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During spring in the Pacific Northwest, meltwater from thawing snow rushes down rivers and the wind often blows hard. These forces spin the region’s many power turbines and generate a bounty of electricity at a time of mild temperatures and relatively low energy demand. But much of this seasonal surplus electricity—which could power air conditioners come summer—is lost because batteries cannot store it long enough.

Researchers at Pacific Northwest National Laboratory (PNNL), a Department of Energy national laboratory in Richland, Wash., are developing a battery that might solve this problem. In a recent paper published in Cell Reports Physical Science, they demonstrated how freezing and thawing a molten salt solution creates a rechargeable battery that can store energy cheaply and efficiently for weeks or months at a time. Such a capability is crucial to shifting the U.S. grid away from fossil fuels that release greenhouse gases and toward renewable energy. President Joe Biden has made it a goal to cut U.S. carbon emissions in half by 2030, which will necessitate a major ramp-up of wind, solar and other clean energy sources, as well as ways to store the energy they produce.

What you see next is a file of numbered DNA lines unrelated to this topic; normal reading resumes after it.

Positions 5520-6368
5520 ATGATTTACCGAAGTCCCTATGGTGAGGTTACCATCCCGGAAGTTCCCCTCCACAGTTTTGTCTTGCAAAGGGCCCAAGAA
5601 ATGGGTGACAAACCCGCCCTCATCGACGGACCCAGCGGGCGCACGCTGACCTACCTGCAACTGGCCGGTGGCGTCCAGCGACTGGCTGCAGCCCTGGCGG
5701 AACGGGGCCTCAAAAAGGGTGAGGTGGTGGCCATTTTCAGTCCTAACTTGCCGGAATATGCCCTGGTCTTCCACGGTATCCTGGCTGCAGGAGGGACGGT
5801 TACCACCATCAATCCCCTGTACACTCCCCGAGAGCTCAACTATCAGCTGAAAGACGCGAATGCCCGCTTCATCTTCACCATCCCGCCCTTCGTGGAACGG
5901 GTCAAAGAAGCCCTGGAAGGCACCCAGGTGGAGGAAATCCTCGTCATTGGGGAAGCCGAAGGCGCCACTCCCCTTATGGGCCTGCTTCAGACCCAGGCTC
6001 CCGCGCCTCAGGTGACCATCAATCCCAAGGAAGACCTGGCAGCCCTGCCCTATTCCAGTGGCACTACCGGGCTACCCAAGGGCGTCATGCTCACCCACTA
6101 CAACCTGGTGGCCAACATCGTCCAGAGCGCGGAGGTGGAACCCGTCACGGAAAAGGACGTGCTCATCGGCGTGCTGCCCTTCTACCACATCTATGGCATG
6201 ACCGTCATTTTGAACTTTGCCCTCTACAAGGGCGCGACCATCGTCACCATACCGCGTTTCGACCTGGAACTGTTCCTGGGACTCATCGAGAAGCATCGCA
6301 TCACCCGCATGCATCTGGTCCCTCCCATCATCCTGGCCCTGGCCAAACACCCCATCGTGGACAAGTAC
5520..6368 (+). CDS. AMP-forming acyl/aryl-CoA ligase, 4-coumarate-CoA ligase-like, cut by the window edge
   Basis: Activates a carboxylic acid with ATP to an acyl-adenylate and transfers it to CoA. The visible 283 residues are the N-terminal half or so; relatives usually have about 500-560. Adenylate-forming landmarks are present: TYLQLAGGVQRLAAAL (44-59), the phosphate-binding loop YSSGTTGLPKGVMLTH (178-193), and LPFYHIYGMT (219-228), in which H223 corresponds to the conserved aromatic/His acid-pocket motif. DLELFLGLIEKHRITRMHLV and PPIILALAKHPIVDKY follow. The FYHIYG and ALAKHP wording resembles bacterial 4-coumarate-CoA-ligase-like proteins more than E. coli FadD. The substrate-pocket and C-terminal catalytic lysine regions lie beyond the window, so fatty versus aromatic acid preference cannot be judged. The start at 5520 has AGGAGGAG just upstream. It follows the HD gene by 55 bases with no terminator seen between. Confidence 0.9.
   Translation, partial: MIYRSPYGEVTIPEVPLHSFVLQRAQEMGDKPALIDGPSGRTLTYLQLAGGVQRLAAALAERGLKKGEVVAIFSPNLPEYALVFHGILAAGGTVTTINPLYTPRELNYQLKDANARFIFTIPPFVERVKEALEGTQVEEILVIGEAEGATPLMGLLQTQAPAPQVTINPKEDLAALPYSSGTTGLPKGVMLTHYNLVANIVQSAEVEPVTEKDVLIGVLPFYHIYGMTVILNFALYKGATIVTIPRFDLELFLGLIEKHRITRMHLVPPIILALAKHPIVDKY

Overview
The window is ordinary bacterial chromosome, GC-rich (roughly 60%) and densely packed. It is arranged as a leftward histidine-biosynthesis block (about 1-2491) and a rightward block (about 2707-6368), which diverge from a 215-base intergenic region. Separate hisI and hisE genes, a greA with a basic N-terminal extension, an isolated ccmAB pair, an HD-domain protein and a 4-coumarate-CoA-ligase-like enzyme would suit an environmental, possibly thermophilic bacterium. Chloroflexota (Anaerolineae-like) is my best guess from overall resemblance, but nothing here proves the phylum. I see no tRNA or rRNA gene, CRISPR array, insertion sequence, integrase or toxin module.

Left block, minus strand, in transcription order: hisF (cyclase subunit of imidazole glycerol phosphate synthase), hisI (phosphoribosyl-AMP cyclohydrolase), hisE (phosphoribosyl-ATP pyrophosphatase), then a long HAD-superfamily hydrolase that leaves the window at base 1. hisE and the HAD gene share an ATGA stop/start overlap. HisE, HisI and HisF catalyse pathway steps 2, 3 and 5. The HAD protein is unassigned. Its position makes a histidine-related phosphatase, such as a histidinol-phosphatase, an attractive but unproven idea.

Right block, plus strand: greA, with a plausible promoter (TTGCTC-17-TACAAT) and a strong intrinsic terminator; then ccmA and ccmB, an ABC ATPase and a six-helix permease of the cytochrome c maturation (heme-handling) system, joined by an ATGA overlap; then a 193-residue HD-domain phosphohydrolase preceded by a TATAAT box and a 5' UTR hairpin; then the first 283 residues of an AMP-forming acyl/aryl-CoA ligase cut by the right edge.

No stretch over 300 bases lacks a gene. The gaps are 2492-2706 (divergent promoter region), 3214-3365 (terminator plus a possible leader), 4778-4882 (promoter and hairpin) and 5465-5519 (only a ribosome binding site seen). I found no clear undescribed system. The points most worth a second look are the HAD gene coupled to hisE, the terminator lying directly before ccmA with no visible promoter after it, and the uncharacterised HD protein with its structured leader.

Most conventional batteries store energy as chemical reactions waiting to happen. When the battery is connected to an external circuit, electrons travel from one side of the battery to the other through that circuit, generating electricity. To compensate for the change, charged particles called ions move through the fluid, paste or solid material that separates the two sides of the battery. But even when the battery is not in use, the ions gradually diffuse across this material, which is called the electrolyte. As that happens over weeks or months, the battery loses energy. Some rechargeable batteries can lose almost a third of their stored charge in a single month.

“In our battery, we really tried to stop this condition of self-discharge,” says PNNL researcher Guosheng Li, who led the project. The electrolyte is made of a salt solution that is solid at ambient temperatures but becomes liquid when heated to 180 degrees Celsius—about the temperature at which cookies are baked. When the electrolyte is solid, the ions are locked in place, preventing self-discharge. Only when the electrolyte liquifies can the ions flow through the battery, allowing it to charge or discharge.

Creating a battery that can withstand repeated cycles of heating and cooling is no small feat. Temperature fluctuations cause the battery to expand and contract, and the researchers had to identify resilient materials that could tolerate these changes. “What we’ve seen before is a lot of active research to make sure you do not have to go through that thermal cycle,” says Vince Sprenkle, a strategic advisor in energy storage at PNNL and a co-author of the new paper. “We’re saying, ‘We want to go through it, and we want to be able to survive and use that as a key feature.’”